Police often use search warrants to obtain evidence in child pornography investigations. The police can seize a phone, computer, laptop, or other mobile devices when looking for electronic images. They could also search for tangible videotapes and photographs if the evidence allows.

Seeking permission to search a person’s home and possessions with authority conferred by a search warrant are constitutionally reasonable, provided that probable cause supports issuing a search warrant. Many judges and magistrates examine a search warrant application and affidavit quickly to see if there is probable cause. They might read it once and then approve it. Search warrants are not regularly denied at the initial stages of the investigation.

However, after someone is charged, then that person could ask the presiding judge to review the search warrant closely. The judge might disagree with the issuing authority and rule that the warrant and application are not supported by probable cause. Therefore, any items seized during the search would be inadmissible in court.

Motions to suppress do not exclusively pertain to tangible objects seized with or without a warrant. Investigators want to interrogate people who possess child pornography. The authorities want to know where the unlawful material originated. They also want to get an admission to the crime. Getting the suspect to admit to possessing child pornography goes a long way to securing a conviction.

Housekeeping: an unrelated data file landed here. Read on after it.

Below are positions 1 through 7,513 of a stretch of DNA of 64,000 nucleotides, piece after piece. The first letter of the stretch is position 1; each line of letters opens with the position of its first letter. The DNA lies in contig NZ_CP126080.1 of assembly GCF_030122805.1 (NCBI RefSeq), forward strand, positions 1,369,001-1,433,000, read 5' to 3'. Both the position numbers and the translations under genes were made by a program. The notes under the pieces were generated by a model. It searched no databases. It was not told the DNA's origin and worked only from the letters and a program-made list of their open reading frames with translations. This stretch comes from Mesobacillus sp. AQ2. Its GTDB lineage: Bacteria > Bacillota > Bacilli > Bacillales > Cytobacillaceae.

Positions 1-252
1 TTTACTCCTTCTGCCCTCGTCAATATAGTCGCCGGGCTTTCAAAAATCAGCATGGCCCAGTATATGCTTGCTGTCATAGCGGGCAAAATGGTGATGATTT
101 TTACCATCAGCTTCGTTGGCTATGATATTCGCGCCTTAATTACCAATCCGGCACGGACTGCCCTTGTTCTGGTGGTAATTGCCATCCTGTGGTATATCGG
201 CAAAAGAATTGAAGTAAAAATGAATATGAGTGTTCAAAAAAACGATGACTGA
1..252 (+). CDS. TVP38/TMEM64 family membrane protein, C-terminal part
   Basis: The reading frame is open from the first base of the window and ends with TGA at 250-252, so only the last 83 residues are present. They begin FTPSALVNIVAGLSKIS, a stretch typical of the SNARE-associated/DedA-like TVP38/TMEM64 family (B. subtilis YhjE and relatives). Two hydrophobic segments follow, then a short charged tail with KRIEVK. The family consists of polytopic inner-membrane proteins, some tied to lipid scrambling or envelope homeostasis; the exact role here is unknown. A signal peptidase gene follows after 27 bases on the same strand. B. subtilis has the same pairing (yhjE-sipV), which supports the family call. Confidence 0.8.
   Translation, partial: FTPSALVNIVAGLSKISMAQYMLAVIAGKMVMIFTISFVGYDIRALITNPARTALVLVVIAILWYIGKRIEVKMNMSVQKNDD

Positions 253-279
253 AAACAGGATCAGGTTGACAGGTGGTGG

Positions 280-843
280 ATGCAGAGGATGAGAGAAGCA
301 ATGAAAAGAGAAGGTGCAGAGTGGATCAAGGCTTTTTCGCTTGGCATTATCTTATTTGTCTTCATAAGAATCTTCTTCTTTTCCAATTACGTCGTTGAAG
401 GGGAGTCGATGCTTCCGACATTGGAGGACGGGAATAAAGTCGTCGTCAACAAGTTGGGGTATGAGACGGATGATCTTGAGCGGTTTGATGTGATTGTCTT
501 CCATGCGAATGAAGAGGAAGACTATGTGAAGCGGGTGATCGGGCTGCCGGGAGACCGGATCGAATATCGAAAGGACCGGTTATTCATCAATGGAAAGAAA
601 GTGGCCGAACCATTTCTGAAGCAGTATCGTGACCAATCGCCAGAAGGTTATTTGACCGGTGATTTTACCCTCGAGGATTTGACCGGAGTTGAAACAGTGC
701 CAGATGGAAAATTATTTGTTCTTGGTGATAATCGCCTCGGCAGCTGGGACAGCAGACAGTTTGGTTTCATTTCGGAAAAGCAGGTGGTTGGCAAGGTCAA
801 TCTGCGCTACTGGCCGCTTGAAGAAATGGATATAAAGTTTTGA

Another viable defense is entrapment. The defense of entrapment argues that an agent of the police used tactics to overcome the will of the target subject and convinced that person to violate the law. The defendant has the burden in one of the rare instances in which the defendant and not the government have the burden to present evidence of entrapment. Then, the government, much like a self-defense claim, must prove beyond a reasonable doubt that police tactics did not overbear the accused's will.

When Your Life and Liberty are in Jeopardy, Do Not Trust Your Fate to Just Any Law Firm

Musca Law’s aggressive child pornography defense attorneys are dedicated to protecting your constitutional rights. Our lawyers develop defense strategies that afford you the best opportunity to protect your life and freedom. Call Musca Law’s Tallahassee child pornography lawyers today at (888)484-5057 and start asserting your constitutional rights today.

Get your case started by calling us at (888) 484-5057 today!